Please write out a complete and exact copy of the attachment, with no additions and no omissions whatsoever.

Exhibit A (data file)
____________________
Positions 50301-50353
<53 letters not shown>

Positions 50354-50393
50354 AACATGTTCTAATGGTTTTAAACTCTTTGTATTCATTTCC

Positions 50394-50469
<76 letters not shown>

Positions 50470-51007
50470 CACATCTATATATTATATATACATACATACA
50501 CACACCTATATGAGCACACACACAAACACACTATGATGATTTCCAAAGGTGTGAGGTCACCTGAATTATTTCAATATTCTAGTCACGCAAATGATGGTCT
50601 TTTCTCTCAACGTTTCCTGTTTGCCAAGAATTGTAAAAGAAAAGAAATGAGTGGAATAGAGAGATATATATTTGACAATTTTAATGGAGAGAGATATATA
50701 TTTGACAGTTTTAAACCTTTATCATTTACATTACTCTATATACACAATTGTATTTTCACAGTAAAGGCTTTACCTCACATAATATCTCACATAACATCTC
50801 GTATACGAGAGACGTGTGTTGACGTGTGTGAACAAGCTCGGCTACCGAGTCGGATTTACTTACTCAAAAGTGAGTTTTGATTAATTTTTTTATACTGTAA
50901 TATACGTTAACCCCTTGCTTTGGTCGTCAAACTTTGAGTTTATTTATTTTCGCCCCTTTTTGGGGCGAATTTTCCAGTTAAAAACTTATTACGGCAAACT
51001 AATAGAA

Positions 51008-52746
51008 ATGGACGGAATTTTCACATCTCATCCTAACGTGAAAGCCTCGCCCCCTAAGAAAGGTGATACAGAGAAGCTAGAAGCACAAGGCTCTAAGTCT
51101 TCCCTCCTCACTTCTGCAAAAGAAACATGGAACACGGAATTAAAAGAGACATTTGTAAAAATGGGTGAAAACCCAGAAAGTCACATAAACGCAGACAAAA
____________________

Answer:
Positions 50301-50353
<53 letters not shown>

Positions 50354-50393
50354 AACATGTTCTAATGGTTTTAAACTCTTTGTATTCATTTCC

Positions 50394-50469
<76 letters not shown>

Positions 50470-51007
50470 CACATCTATATATTATATATACATACATACA
50501 CACACCTATATGAGCACACACACAAACACACTATGATGATTTCCAAAGGTGTGAGGTCACCTGAATTATTTCAATATTCTAGTCACGCAAATGATGGTCT
50601 TTTCTCTCAACGTTTCCTGTTTGCCAAGAATTGTAAAAGAAAAGAAATGAGTGGAATAGAGAGATATATATTTGACAATTTTAATGGAGAGAGATATATA
50701 TTTGACAGTTTTAAACCTTTATCATTTACATTACTCTATATACACAATTGTATTTTCACAGTAAAGGCTTTACCTCACATAATATCTCACATAACATCTC
50801 GTATACGAGAGACGTGTGTTGACGTGTGTGAACAAGCTCGGCTACCGAGTCGGATTTACTTACTCAAAAGTGAGTTTTGATTAATTTTTTTATACTGTAA
50901 TATACGTTAACCCCTTGCTTTGGTCGTCAAACTTTGAGTTTATTTATTTTCGCCCCTTTTTGGGGCGAATTTTCCAGTTAAAAACTTATTACGGCAAACT
51001 AATAGAA

Positions 51008-52746
51008 ATGGACGGAATTTTCACATCTCATCCTAACGTGAAAGCCTCGCCCCCTAAGAAAGGTGATACAGAGAAGCTAGAAGCACAAGGCTCTAAGTCT
51101 TCCCTCCTCACTTCTGCAAAAGAAACATGGAACACGGAATTAAAAGAGACATTTGTAAAAATGGGTGAAAACCCAGAAAGTCACATAAACGCAGACAAAA